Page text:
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C. M.


A funeral hymn.

1. Hark, from the tombs a doleful sound !

My ears, attend the cry:
Ye living men, come view the ground
Where ye must shortly lie.

Princes, this clay must be your bed,

In spite of all your towers;
The tall, the wise, the reverend head
Must lie as low as ours.

Great God ! is this our certain doom?

And are we still secure !
Still walking downward to our tomb,

And yet prepare no more?


Grant us the powers of quickening grace,

To fit our souls to fly:
Then, when we drop this dying flesh,

We'll rise above the sky.

C. M.


The death of a young person.

Life is a span, a fleeting hour;

How soon the vapour flies ! Man is a tender transient flower

That even in blooming dies.

2. The once-loved form, now cold and dead,

Each mournful thought employs : And nature weeps her comforts fied,

And wither'd all her joys.


But wait the interposing gloom,

And, lo, stern winter flies;
And, drest in beauty's fairest bloom,
The flowery tribes arise.

Hope looks beyond the bounds of time,

When what we now deplore Shall rise in full immortal prime, And bloom to fade no more.

5. Then cease, fond nature, cease thy tears;

Religion points on high: There everlasting spring appears,

And joys which cannot die.

324. c. M.

Emblems of man's resurrection.

All nature dies, and lives again :

The flower that paints the field, The trees that crown the mountain's brow, Divine instruction yield.

Stript are the honours of their form

By winter's stormy blast,
They leave the naked leafless plain

A desolated waste.

3. Yet soon reviving plants and flowers

Anew shall deck the plain; The woods shall hear the voice of spring, And flourish green again.

So, to the dreary grave consign'd,

Man sleeps in death's dark gloom,
Until the eternal morning wake
The slumbers of the tomb.


become to me
The bed of peaceful rest,
Whence I shall gladly rise at length
And mingle with the blest !

6. Cheer'd by this hope, with patient mind

I'll wait heaven's high decree, Till the appointed period come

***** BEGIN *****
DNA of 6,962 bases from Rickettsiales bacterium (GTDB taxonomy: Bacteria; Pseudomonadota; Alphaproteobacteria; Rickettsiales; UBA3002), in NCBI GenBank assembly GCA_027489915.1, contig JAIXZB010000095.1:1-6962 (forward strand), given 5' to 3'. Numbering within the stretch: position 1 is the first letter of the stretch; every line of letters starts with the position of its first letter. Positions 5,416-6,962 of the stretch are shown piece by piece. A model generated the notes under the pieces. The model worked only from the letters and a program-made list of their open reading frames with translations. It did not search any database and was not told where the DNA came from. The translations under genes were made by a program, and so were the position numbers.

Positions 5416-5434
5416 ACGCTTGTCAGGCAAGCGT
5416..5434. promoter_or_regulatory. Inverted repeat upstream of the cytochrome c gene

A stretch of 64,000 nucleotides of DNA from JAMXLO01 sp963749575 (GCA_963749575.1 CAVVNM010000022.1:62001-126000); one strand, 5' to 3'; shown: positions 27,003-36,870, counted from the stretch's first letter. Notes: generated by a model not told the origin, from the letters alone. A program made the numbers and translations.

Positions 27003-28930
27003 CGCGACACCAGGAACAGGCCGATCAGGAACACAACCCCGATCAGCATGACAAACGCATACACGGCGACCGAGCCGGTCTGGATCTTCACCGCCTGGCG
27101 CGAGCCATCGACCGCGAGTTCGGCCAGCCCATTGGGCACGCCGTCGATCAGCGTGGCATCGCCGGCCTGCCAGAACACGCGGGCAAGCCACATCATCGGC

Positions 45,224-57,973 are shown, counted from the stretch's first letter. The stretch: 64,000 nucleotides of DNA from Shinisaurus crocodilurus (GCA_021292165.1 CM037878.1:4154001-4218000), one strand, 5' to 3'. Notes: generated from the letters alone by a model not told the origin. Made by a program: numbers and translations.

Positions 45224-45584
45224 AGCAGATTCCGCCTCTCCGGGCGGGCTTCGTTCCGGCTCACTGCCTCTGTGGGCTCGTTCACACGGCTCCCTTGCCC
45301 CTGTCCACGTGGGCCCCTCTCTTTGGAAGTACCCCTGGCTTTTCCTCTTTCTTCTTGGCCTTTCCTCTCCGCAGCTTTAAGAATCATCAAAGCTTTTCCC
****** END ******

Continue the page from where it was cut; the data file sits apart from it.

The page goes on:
When death shall set me free.

325. c. M.


Changes of nature types of a future state.

1. As twilight's gradual veil is spread

Across the evening sky; So man's bright hours decline in shade, And mortal comforts die.

2. Fair summer's bloom and autumn's glow

In vain pale winter brave;
Nor youth, nor age, nor wisdom, know
A ransom from the


3. But morning dawns, and spring revives,

And genial hours return :
So man's immortal soul survives,
And scorns the mouldering urn.

4. When this vain scene no longer charms,

Or swiftly fades away ;
He sinks into a Father's arms,
Nor dreads the coming day.

5. That day shall God's own promise bring

To those who trust his word ; While saints in endless triumph sing

The honours of their Lord.

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Courage in death, and hope of the resur


WHEN God is nigh my faith is strong,
His arm is my almighty prop :
Be glad, my heart; rejoice, my tongue;
My dying flesh shall rest in hope.

Though in the dust I lay my head,
Yet, gracious God, thou wilt not leave
My soul for ever with the dead,
Nor lose thy children in the grave.

3. My flesh shall the glad call obey, Shake off the dust, and rise on high ; Then shalt thou lead the wondrous way Up to thy throne above the sky.

4. There streams of endless pleasure flow; And full discoveries of thy grace, Which we but tasted here below, Spread heavenly joys through all the place.


327. L. M. The Christian's hope in a future state.

[Psalm xvii.]

What sinners value I resign;
Lord, 'tis enough that thou art mine:
I shall behold thy blissful face,
And stand complete in righteousness.

This life's a dream, an empty show;
But the bright world to which I

go Hath joys substantial and sincere : When shall I wake, and find me there?

O glorious hour! O blest abode !
I shall be near and like my God,
And flesh and sin no more control
The sacred pleasures of the soul.

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